26 B. Endochondral Ossification
5. Interior osteoclasts break down calcified cartilage matrix Interior osteoblasts produce bone matrix of trabeculae, this is primary ossification center 6. Similar events begin to occur in each epiphysis These are secondary ossification centers 7. As primary ossification center enlarges, early trabeculae are removed to form medullary cavitiy This becomes populated with red marrow

27 Stages of Endochondral Ossification

28 Primary Ossification Center and Primary Marrow Cavity

29 Secondary Ossification Centers and Secondary Marrow Cavities

30 Fetal Skeleton at 12 Weeks

31 V. Bone Growth and Remodeling
A. Interstitial growth Growth in length of bones 1. zone of cell proliferation 2. zone of cell hypertrophy 3. zone of calcification 4. zone of bone deposition B. Appositional growth Growth in diameter Occurs by subperiosteal intramembraneous ossification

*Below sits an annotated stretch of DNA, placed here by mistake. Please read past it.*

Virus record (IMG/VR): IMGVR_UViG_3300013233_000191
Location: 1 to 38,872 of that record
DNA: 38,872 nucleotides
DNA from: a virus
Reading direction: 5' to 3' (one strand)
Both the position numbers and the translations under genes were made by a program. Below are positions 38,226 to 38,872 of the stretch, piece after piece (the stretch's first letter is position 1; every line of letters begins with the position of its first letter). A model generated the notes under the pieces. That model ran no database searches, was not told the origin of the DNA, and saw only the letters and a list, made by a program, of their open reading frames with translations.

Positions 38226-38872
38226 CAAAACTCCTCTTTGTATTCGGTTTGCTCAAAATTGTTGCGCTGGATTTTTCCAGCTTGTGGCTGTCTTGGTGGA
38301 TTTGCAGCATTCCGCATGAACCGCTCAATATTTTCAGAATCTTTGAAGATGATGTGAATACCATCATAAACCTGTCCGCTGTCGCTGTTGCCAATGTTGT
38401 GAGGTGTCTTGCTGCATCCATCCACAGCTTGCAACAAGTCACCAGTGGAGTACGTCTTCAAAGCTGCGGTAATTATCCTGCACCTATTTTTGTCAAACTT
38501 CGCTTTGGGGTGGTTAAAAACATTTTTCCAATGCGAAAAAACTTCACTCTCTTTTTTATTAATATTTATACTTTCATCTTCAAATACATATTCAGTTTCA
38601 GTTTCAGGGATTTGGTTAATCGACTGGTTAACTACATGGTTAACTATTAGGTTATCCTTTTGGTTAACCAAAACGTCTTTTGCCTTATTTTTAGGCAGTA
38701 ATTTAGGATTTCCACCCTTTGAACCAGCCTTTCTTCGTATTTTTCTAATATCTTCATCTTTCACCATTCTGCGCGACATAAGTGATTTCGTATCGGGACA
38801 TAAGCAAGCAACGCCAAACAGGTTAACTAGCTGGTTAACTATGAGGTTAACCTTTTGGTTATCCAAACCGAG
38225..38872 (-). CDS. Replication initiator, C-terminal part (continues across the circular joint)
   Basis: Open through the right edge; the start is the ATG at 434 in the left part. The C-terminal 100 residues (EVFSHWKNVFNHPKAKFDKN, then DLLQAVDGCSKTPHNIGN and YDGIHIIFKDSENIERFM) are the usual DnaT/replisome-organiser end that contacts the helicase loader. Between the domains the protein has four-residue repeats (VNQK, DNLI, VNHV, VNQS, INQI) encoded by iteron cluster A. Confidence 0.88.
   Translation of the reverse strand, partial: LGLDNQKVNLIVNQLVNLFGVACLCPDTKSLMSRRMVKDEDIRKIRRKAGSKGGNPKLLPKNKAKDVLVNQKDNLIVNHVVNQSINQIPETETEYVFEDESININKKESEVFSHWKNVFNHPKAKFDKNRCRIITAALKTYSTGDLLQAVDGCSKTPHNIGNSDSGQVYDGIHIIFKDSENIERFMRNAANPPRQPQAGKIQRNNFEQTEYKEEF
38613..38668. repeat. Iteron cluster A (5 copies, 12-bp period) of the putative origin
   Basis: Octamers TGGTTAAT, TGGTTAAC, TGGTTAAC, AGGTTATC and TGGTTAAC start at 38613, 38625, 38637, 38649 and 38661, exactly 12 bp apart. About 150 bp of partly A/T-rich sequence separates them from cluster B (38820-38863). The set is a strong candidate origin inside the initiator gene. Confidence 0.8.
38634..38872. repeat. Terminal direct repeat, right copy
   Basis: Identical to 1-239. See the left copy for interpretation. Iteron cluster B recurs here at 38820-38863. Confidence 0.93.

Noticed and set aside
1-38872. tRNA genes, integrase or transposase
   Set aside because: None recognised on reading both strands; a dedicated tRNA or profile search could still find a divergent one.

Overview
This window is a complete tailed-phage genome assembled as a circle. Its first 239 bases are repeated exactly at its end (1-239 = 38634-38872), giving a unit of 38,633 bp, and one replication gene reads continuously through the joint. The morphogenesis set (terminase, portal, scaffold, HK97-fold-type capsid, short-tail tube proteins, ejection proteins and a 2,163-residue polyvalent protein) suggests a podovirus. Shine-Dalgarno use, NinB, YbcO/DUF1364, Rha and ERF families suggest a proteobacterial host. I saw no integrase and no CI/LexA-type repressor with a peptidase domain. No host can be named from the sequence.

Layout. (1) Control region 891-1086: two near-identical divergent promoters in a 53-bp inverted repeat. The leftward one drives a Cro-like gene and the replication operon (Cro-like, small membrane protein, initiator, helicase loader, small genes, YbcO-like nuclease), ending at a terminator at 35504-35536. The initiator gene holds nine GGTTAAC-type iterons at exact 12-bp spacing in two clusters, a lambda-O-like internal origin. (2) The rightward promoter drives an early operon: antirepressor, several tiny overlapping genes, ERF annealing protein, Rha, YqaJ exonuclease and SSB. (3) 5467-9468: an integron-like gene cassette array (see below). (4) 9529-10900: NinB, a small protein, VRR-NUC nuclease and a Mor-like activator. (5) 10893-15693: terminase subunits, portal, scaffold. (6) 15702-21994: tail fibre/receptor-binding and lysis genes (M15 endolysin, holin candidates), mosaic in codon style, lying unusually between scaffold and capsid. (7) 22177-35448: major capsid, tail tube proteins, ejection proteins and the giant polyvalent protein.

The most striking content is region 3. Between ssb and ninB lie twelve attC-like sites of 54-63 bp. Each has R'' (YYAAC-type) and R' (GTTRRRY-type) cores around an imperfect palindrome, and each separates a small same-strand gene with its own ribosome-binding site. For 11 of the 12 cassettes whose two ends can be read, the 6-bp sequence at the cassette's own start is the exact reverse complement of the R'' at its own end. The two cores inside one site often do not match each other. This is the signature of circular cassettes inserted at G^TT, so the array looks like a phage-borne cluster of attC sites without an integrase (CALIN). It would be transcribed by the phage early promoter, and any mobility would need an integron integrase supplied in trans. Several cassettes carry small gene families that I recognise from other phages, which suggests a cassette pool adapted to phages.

32 Remodeling Occurs for four reasons 1. bone growth in length and width 2. changes in use of bone 3. bone tissue turnover-internal remodeling 4. plasma Ca2+ levels

33 V. Bone Growth and Remodeling
Bones increase in length interstitial growth of epiphyseal plate epiphyseal line is left behind when cartilage gone Bones increase in width = appositional growth osteoblasts lay down matrix in layers on outer surface and osteoclasts dissolve bone on inner surface Bones remodeled throughout life Wolff’s law of bone = architecture of bone determined by mechanical stresses action of osteoblasts and osteoclasts greater density and mass of bone in athletes or manual worker is an adaptation to stress

34 Hormonal Regulation of Bone Growth and Replacement
A. Growth Hormone B. Sex steroids Bone growth especially rapid in puberty and adolescence when surges of GH, estrogen, and testosterone promote ossification C. Thyroid hormones increased GH D. Parathyroid hormones E. Calcitriol F. Calcitonin

35 Ion Imbalances Changes in phosphate levels = little effect